Give the elected presidency (EP) a chance to develop and allow it to evolve, Minister-in-charge of Muslim Affairs Yaacob Ibrahim yesterday urged the Malay community, in particular, its youth.
He made the appeal in response to a question during a dialogue with tertiary students on whether the upcoming presidential election, which has been reserved for Malay candidates, is "mere tokenism".
"I think, let's give it a chance and see how it works because no policy is cast in stone. One day, the Government might change its mind and decide that this reserved election doesn't work. You never know," he added.
"You've to sort of recognise the fact that we must continue to evolve and learn from the experiences on the ground."
Dr Yaacob was speaking publicly on the EP for the first time since the Presidential Elections (Amendment) Bill was passed last week.
The Bill provided details such as the election period and the size of the committees to assess whether candidates are eligible to contest. It follows broader constitutional changes passed last November that spell out how a presidential election will be reserved for a particular racial group if no one from that group has been president for five terms in a row.
The upcoming election is reserved for the Malay community, which has not seen a Malay president for 46 years since Singapore's first president Yusof Ishak, who died in office on Nov 23, 1970.
Dr Yaacob, who is also Minister for Communications and Information, also answered a range of questions from cyber security and youth employment to the birth rate in the dialogue, held as part of an inaugural Singapore Model Cabinet event.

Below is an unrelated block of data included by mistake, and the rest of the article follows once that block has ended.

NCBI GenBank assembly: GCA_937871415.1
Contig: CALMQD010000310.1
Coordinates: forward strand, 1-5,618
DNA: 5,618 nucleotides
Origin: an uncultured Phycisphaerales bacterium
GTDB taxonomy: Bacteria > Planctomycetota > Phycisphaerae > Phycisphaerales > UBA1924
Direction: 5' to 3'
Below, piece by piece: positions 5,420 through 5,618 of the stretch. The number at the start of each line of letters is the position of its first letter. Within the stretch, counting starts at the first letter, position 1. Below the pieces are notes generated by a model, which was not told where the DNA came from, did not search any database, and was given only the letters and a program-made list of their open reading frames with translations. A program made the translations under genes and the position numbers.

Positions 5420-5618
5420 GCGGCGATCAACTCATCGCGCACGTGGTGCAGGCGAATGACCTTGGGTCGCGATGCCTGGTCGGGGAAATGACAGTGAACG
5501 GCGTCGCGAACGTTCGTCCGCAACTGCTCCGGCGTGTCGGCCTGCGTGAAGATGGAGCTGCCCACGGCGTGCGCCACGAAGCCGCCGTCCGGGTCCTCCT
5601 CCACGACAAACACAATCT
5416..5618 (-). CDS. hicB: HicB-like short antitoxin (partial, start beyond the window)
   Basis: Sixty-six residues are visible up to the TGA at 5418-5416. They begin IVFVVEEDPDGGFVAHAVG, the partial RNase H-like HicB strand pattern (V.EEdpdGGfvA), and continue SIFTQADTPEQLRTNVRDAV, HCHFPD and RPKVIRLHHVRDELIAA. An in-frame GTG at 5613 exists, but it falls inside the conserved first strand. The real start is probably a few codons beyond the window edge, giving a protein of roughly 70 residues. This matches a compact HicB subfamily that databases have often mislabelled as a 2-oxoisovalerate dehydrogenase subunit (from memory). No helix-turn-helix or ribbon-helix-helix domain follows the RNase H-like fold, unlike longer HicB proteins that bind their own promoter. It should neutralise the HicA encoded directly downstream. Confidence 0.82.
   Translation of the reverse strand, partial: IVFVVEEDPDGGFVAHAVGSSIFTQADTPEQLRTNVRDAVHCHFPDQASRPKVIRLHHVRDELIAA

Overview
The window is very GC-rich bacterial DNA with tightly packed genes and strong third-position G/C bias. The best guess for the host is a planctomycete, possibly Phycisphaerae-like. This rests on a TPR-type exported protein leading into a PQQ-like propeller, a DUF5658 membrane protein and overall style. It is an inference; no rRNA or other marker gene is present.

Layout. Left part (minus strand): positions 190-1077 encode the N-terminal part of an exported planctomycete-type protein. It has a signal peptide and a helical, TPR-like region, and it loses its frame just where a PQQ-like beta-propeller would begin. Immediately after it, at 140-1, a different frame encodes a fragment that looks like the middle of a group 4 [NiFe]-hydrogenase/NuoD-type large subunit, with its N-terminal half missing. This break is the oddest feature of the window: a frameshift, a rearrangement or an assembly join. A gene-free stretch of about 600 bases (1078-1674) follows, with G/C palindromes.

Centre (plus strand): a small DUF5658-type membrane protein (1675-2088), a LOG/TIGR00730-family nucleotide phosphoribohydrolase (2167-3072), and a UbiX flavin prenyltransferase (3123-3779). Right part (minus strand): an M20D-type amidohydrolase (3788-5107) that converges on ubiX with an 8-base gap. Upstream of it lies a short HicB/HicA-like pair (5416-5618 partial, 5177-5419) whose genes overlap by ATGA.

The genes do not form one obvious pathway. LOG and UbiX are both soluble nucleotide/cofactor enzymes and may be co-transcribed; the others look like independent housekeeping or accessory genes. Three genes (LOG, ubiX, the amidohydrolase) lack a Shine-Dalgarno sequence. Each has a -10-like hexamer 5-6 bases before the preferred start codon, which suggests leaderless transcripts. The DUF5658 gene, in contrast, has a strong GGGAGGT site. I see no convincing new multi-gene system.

Organised by Reach, the agency that facilitates the Government's engagement with citizens, the event saw over 100 students learning about policymaking and participating in simulated Cabinet meetings.
In his reply, Dr Yaacob, who reiterated that he will not contest the election, said his preference "would have been clearly an open election, where a Malay could actually win the EP on his or her own merit".
"But I think we also have to ask ourselves whether or not we are able to achieve that if we take that risk," he added.
He said tribal tendencies "are still very strong" and "run deep", not just among the miniorities, but even among the majorities.
"So how you ensure that the imbalance doesn't become a burden on the minority is something which the Government has to think about all the time," he added.
He said the Malay community is concerned "not just about the president, but also Malay permanent secretary, Malay general... because we want to see representation across the entire Singaporean life".
"But we believe it must come about because of meritocracy. Even for the elected president, you don't just pick up somebody from Geylang Serai - the person must qualify, the person must earn the respect of all Singaporeans," he added.